27 Feb Guardrails
One of the more common OSHA citations is for lack of or improperly erected guardrails. There are two basic types of guardrails – the perimeter guardrail (i.e., found on flat roofs, upper stories before framing walls) and floor opening guardrails. Both are constructed the same way and are designed to provide the same type of protection.
Guide for Discussion
The following items should be reviewed when discussing guardrails:
When are they required?
- All open-sided floors or floor openings exposing workers to a fall of six feet or greater (Four feet – general industry).
- The top rail should be 42” high and constructed of 2”x4” stock wood.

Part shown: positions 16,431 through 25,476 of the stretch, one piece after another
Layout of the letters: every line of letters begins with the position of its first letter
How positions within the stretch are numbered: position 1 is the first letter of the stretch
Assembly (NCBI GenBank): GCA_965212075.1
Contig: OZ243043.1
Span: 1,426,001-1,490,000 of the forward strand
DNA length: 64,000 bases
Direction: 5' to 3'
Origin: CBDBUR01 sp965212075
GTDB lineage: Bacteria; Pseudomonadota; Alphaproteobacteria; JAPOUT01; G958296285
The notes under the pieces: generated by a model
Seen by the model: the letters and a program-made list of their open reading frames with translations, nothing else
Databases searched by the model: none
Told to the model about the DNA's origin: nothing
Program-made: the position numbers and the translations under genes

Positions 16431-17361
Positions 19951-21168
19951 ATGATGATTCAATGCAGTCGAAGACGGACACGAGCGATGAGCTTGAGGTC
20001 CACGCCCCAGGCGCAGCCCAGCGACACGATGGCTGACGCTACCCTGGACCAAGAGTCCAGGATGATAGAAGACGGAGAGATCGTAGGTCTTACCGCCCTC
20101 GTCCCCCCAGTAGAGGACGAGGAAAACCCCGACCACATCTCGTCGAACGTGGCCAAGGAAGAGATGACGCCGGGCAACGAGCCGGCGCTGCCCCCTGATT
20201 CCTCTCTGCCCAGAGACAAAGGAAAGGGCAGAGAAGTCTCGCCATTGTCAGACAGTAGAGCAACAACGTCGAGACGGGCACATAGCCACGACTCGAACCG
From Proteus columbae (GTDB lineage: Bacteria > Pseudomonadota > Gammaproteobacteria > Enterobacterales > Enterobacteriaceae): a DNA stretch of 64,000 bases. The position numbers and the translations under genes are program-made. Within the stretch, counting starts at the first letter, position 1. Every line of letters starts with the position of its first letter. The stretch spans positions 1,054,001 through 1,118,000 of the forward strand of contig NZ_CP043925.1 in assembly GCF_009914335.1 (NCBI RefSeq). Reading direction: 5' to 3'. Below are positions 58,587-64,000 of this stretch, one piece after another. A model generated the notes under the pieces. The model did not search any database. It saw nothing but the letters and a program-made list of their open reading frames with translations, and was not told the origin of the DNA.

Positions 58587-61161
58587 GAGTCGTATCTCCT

- The intermediate (or mid rail) should be 21” (also using 2”x4”).
- The bottom rail or toeboard should be at least 4” in vertical height from the floor to the top of the toeboard.
- Uprights will be 2”x4” at 8’ centers at a minimum.
- All components must withstand a load test of 200 pounds at any point.
- Install guardrails properly the first time and reduce the amount of maintenance.
- Install as you go—don’t wait and then have to catch up.
- Regularly inspect all rails.
Additional Discussion Notes:
- Window and Door Openings.
- Interior stairwells requiring hand rails.
- Anyone repairing a guardrail at elevated heights should be wearing their
- Personal Fall Arrest System (PFAS) and be tied off to an anchor point.
- Enforce replacement by subcontractors when they remove them.
Remember: Guardrails are designed to protect you from falling from one level to another. If the guardrail is defective or not there at all, then you are exposed to serious injury or even death.